Powell bans coyote hunt on trust lands
Even though the state land commissioner has banned participants of the controversial coyote killing contest from hunting on state trust lands, the hunt will go on as scheduled this weekend, said Mark Chavez, owner of Gunhawk Firearms in Los Lunas, who is sponsoring the event.
On Thursday, New Mexico State Land Commissioner Ray Powell announced that hunters "are not authorized to access New Mexico state trust land."
According to a press release from Powell, he sent a letter to Chavez, informing the businessman of his decision.
"The participants in this commercial and unregulated exploitation of wildlife do not have a permit or lease to be on state trust lands," Powell wrote. "Individuals killing coyotes on state trust land will be considered in trespass."
Chavez doesn't have a problem with participants not being able to hunt on state trust lands, saying "I don't think we could have ever hunted on trust land."
Chavez claims Powell's decision is politically motivated and said the state land commissioner may have just ended his own career.
"I think he just voted himself out of office," Chavez said of Powell. "A lot of hunters, ranchers and farmers won't like it."
The New Mexico State Land Office administers 13 million acres of trust land throughout the state. But the two-day, statewide hunt isn't a controlled hunt, and participants do not need a license to hunt and kill coyotes.
But, according to Powell, he believes this type of hunt should be outlawed.
"When our native predators or wild domestic dogs kill our agricultural and companion animals, the specific offending animal needs to be removed in a prompt and humane way," Powell wrote in the release. "The non-specific, indiscriminate killing methods used in this commercial and unrestricted coyote killing contest are not about hunting or sound land management … these contests are about personal profit, animal cruelty and the severe disruption of the delicate balance of this desert ecosystem."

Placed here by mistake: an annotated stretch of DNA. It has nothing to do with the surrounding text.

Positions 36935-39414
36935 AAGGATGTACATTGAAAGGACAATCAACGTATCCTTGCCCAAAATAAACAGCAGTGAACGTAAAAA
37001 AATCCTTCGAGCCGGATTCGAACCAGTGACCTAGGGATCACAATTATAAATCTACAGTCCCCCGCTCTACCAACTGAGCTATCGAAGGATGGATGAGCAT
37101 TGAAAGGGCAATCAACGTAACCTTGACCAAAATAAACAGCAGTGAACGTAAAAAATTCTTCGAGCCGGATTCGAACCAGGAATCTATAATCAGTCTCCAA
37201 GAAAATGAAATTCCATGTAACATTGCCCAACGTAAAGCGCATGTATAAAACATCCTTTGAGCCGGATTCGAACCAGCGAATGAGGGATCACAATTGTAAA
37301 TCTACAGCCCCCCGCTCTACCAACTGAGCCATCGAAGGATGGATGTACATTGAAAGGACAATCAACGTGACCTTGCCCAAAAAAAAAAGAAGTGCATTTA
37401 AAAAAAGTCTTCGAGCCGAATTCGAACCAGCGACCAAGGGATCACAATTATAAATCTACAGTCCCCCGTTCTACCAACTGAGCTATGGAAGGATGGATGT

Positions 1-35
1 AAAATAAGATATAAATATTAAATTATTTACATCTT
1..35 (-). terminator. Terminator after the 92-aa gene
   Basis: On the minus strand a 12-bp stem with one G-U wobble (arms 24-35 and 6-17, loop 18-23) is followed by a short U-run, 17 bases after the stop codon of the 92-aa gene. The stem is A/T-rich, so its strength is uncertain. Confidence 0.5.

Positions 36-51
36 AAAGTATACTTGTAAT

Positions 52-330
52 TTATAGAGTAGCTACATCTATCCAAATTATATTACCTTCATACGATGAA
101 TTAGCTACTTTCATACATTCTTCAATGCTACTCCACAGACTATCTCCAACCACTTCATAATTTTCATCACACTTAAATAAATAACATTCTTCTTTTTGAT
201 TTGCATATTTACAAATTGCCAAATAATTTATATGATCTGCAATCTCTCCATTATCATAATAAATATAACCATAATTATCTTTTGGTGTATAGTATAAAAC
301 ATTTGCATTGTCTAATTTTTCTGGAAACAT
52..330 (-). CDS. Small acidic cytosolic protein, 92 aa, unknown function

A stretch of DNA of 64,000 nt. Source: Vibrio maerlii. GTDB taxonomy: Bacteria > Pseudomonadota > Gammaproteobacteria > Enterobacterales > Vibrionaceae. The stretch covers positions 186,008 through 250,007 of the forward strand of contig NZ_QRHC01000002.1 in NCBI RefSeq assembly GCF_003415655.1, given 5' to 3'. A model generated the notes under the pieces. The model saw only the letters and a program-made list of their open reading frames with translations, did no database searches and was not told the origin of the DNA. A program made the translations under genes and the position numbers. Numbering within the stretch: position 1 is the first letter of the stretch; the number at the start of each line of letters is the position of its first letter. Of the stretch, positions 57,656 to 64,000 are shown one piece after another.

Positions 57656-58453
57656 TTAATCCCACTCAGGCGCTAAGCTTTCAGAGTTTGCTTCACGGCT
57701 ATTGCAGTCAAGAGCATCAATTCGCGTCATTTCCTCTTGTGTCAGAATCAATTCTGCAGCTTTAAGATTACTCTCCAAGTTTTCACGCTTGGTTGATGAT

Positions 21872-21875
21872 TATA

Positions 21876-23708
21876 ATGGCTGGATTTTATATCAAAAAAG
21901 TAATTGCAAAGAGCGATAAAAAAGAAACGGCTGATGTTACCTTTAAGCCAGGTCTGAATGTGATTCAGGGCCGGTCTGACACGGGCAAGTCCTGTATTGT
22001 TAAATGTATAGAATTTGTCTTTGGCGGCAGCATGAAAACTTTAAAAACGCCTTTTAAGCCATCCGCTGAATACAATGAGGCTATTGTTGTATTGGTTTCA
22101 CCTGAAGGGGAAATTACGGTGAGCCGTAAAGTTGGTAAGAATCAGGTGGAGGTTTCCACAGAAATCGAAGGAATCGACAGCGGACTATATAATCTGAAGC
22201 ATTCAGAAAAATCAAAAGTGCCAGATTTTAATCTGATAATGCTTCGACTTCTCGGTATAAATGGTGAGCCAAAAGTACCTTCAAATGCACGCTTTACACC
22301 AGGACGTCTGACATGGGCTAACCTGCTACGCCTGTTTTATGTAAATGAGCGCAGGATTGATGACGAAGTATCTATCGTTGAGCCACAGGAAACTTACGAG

The state trust lands support public schools, universities and hospitals, as well as the state's agricultural industry wildlife populations, Powell said.
Chavez said he has limited the hunt to 60 teams of two, but because of threats he's received, the participants will return the coyote carcasses to an undisclosed location next weekend.
"For the privacy and the protection of the hunters, I won't be disclosing where they will be bringing back the carcasses."
Participants will have from dawn Saturday, Nov. 17, through 2 p.m. Sunday, Nov. 18, to collect and return coyote carcasses.
The team with the most carcasses gets its choice of either a one Browning Maxus 12 gauge shotgun worth $1,600 or two .223 caliber AR-15 semi-automatic rifles.
Chavez did say that he will hire a local taxidermist to pelt the carcasses the hunters don't want at his own expense. He said he will either sell the pelts or give them away to the homeless to keep them warm.
Last weekend, about 20 or so protesters stood in front of Gunhawk Firearms demonstrating their opposition to the coyote killing contest.
Guy Dicharry of the group, Coalition to Stop Gunhawk Firearms Coyote Killing, referred to the hunt as a "bounty contest."
"We know we can't stop them," Dicharry said, "but we hope to bring attention to this unethical hunt. They (Gunhawk) are truly the only ones who can stop it, and they just refuse to.
"We just have to get out and show that this is a problem. There's a lot of better ways to promote a local business than sponsoring a killing contest."
Dicharry claims Chavez is just trying to generate publicity, and that the whole nature of this type of contest is detrimental to the village and the state.
"We're not anti-gun, we're not anti-predator control," Dicharry said. "We oppose using a killing contest statewide as a publicity stunt for a local business — and that's what we oppose."
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